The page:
7. Distribute wide cross-grain band around the shrug’s hem, from neck opening to neck opening, matching halfway points. The cross-grain band should be slightly stretched, especially  around the curved areas in front. Stitch as for wrist-bands.
  8. Fold ends of narrow cross-band strip right-sides together; stitch ends and turn wrong-sides together so that ends are neatly enclosed.
  9. Align raw edges of narrow band with neck opening, again aligning centre back with halfway point on band and stretching/easing to fit. Stitch.
  10. Work buttonhole in front-right corner of neckline; attach button on front-left.
  11. If desired, press band seams towards garment interior.
  12. Wear, looking adorably cute!

How’s that? Clear as mud? Writing sewing instructions is HARD! (Way harder than sewing the actual thing was. I feel like that’s all clear as mud)

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Haphazard progress

Lady Grey---side view

So, I have now stitched up the bodice of my mutant Lady Grey. In a way, it’s good, as it works something like another iteration of muslin for the pattern. In particular, it’s highlighting how my severe swayback alteration is playing havoc with the peplum (and still needs tweaking), but anyway.

Lady Grey---Back

I opted for topstitching. Lots of topstitching. This adds a bit more structure to the sweatshirt material, and will also (theoretically) make the inside a little neater since I’m not planning on lining it at the moment and my serger is still MIA. Lining would probably have been a good  idea, but I don’t have any fabric suitable for a stretch lining in the stash.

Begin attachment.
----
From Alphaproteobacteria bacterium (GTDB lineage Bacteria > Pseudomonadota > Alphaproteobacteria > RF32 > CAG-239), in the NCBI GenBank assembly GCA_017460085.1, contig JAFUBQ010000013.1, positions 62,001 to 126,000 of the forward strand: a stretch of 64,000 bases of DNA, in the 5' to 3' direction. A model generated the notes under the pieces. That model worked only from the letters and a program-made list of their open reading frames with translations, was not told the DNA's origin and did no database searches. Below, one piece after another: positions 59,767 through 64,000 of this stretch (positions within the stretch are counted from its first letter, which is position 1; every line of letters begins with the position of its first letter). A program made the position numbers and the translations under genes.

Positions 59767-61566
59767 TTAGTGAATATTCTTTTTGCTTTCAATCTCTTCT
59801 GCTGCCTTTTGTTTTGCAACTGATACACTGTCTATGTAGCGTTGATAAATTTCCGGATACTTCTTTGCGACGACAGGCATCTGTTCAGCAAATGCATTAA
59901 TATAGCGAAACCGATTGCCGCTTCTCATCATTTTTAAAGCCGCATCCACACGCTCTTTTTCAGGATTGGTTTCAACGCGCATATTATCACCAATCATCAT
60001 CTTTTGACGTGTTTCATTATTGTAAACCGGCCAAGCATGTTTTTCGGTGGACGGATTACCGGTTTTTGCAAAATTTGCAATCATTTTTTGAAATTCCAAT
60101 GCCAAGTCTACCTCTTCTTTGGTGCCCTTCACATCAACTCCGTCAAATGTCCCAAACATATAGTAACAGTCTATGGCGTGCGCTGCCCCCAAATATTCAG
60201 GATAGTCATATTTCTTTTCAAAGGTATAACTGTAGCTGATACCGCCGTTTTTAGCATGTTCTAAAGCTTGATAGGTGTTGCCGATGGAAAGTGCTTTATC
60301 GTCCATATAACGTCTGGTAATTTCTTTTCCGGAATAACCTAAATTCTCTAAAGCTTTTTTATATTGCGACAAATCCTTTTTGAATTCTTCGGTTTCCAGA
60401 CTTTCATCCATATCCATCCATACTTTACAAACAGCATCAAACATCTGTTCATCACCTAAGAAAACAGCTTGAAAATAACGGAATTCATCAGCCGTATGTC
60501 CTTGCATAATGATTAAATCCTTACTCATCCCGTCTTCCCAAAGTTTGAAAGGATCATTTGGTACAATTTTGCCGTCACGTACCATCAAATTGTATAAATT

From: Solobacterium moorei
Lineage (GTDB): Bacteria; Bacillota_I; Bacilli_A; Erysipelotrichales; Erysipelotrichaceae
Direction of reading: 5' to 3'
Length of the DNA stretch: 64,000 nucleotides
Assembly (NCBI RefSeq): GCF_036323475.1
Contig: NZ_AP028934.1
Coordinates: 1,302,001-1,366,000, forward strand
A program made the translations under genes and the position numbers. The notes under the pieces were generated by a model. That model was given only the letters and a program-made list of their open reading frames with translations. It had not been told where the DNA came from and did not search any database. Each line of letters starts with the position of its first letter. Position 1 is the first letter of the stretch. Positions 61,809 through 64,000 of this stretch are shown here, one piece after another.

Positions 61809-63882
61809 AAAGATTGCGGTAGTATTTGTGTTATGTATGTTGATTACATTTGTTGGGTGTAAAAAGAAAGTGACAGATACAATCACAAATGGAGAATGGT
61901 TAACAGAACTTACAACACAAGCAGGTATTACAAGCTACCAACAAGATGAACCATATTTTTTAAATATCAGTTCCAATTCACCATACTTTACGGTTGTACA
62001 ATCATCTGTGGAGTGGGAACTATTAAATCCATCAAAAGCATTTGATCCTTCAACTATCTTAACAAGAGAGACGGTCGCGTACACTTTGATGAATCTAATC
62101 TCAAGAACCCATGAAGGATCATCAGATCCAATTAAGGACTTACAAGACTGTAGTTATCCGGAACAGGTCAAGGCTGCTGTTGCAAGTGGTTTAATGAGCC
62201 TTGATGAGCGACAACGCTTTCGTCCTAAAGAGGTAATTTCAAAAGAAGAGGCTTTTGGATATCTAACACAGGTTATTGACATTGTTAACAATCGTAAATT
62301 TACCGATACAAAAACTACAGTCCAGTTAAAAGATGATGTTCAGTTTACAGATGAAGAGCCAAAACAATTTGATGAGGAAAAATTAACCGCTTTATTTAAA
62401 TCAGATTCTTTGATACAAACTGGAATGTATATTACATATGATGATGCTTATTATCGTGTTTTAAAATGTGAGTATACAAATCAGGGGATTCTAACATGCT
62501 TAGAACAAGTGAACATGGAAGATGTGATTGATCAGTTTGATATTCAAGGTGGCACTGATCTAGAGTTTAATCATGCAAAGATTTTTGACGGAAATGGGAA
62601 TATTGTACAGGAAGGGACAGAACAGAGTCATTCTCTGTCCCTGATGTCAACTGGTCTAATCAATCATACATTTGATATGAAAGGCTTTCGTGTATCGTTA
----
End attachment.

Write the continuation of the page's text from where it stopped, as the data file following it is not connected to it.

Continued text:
The lumpiness in the upper back is mostly show-through from the layers underneath; there might still be a bit of extra fabric there, but I think it’ll be fine for this version. As you can see the upper part of the swayback is fitted very nicely, but it all kinda goes to hell below the waist. I suppose the peplum is designed that way, but I feel like a gentler flare at the back would work better for me. However, it won’t be happening in this version as I did all the topstitching before I sewed the side seams to try it on, and I’m not particularly inclined to pick it out at this point

Bust curve, with topstitching

Almost as an afterthought when I was mussing with the pattern, I flattened the bust curve a little bit (very unscientifically) and I’m quite happy with the result. I don’t have quite the cups Colette is drafted for.

(Also, doesn’t it look cute with a contrast puff and then a narrow sleeve? Kinda Shakespearian…)

Speaking of Colette’s draft, I was ogling my Ceylon pattern again the other night. I have a sinking feeling, however, that it’s going to require some serious muslining, as it will need both a major swayback and, I’m rather sure, a small-bust adjustment.  Again, I’m torn whether to make the size 0 (which matches my bust and hip sizes), or go up to a 2 and do an SBA. Which didn’t seem to work particularly well for this coat. Grumph. Maybe I won’t tackle that until after I have a duct-tape double to do fitting tweaks on. Also, I was planning to grade the waist panel from 0 (or 2) at the top up to my actual waist size (6) at the middle, but looking at the pattern pieces that would actually give me a convex waist! I’m rectangular, but I’m not literally apple-shaped (yet, anyway). The waist-curve on the pattern is definitely a bit extreme, but I don’t think I can go up more than one size. And then there’s the darts to think about (ugh) and whether to add a center-back seam (I’m told that’s the way to go when swaybacks are in the air). /sigh. Anyway, a lot to think about for that pattern.

Why, yes, I will cheerfully insert fly zippers ’til the cows come home, but double-ended darts send me running for the hills.

Next step: collar (I think I’m going to cheese out and do a straight band, like a traditional kimono collar), “obi” wrap, and how to finish the #%$# hems.